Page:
Conservatives on track to win Lithuania’s election

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Lithuania’s main center-right opposition party is on track to win Sunday’s general election, with voters backing former Finance Minister Ingrida Šimonytė to steer the country through the coronavirus pandemic and its economic fallout.

According to preliminary results from Sunday’s second round of voting, Šimonytė’s Homeland Union won the most seats in parliament — 49 of 141, holding on to its lead from the first round on October 11.

The main party in the coalition of incumbent Prime Minister Saulius Skvernelis, the Farmers and Greens, came second with 32 seats, the results carried by public broadcaster LRT late Sunday night showed.

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Šimonytė now faces the challenge of building a coalition capable of securing a majority in parliament. Analysts say likely allies are the Liberals, on-track to win 13 seats, and the Freedom Party, on course for 11 seats.

Victory would represent a comeback for Šimonytė, who was finance minister between 2009 and 2012, when the Lithuanian economy was battling to recover from the global financial crisis which struck the Baltic states particularly hard. At that time, she became one of the faces of an austerity drive the government pushed through to stabilize public finances. The cutbacks were unpopular and the Homeland Union fell out of favor with voters.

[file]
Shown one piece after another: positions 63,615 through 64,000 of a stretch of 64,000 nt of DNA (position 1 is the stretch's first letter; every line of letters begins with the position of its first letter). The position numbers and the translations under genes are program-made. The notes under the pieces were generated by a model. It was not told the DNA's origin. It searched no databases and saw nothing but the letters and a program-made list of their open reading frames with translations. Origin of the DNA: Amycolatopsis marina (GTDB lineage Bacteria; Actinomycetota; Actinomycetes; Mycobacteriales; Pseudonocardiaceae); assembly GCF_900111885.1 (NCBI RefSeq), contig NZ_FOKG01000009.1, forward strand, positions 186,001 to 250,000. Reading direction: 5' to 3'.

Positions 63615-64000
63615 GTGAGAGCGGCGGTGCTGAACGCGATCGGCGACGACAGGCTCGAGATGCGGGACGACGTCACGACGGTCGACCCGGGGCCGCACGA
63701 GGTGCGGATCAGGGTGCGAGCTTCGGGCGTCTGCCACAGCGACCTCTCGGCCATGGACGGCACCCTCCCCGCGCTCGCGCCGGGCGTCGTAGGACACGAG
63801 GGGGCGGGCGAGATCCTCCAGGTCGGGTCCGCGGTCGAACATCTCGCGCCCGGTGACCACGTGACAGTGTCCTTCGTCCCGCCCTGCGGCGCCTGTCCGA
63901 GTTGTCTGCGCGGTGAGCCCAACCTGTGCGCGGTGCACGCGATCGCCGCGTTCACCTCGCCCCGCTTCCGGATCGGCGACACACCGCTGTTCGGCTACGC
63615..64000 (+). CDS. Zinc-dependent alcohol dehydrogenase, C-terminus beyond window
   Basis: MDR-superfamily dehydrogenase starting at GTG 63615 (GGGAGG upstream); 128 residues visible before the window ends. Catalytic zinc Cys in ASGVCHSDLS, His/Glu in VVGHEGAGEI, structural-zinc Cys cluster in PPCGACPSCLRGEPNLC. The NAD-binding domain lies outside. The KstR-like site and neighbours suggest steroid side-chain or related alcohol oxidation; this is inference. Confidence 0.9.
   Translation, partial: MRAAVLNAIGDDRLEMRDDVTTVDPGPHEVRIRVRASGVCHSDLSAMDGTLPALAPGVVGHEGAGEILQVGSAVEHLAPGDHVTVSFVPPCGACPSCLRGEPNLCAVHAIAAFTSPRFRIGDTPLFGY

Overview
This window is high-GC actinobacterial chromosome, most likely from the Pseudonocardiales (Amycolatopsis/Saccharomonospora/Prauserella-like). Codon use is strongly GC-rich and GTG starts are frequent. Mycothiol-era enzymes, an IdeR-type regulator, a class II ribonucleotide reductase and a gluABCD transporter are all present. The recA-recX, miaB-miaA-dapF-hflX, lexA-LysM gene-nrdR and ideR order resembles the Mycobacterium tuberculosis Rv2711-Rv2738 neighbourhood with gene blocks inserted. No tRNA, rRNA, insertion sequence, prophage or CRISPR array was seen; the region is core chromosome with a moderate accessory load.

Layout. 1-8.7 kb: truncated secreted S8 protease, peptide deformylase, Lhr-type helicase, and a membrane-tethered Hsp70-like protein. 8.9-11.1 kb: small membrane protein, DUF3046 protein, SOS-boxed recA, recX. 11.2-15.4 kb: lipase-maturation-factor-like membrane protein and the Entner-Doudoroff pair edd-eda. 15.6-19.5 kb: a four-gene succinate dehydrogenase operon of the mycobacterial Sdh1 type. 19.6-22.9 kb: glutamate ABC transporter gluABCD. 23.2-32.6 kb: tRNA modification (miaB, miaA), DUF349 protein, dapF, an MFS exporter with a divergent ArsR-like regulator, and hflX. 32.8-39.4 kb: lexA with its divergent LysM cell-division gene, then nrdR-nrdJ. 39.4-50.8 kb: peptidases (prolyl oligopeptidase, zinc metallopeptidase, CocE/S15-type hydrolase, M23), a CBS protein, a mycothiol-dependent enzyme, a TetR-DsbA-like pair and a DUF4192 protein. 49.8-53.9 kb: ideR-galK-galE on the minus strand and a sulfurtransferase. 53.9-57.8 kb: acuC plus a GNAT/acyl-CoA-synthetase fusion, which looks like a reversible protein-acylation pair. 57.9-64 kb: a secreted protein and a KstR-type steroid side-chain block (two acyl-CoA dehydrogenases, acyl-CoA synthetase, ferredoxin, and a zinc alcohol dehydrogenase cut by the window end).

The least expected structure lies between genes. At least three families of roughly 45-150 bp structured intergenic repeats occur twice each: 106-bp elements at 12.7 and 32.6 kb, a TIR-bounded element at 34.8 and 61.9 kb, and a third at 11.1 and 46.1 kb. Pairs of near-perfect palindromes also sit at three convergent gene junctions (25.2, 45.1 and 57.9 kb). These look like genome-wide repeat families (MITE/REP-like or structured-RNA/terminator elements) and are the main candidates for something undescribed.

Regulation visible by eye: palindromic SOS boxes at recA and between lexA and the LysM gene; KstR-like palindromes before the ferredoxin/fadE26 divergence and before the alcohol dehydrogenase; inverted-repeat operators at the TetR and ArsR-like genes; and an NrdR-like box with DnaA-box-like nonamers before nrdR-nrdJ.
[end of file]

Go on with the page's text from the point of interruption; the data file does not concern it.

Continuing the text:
This time round, the conservative party is seeking to pitch itself as one willing to invest rather than just save money.

“They want to distance themselves from the image of austerity-makers, said Gediminas Vitkus, a political scientist at Vilnius University. “From a welfare-state point of view, their program looks rather generous.”

If it can form a working coalition, the immediate challenge facing the Homeland Union will be tackling the coronavirus pandemic — both in terms of its immediate effect on public health and the economic downturn it has led to.

One of Šimonytė’s first tasks will be to work with the leaders of the EU’s other 26 countries to coordinate the final terms of the European Commission’s €750 billion coronavirus recovery fund.

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She will then need to manage the spending of Lithuania’s share of the pot, ensuring the money doesn’t become ensnared in the type of mismanagement which has at times beleaguered her predecessors.

Lithuania has also been in sharp focus recently as the staunchest ally of protestors seeking the ouster of President Alexander Lukashenko in neighboring Belarus.

Lithuania, a country of 2.8 million and a member of the eurozone and the Western defense alliance NATO, has offered safe haven to opposition leaders facing arrest in Belarus — a country of 9.5 million. Lithuanian leaders have been among the most vocal advocates of sanctions against Lukashenko’s inner circle.

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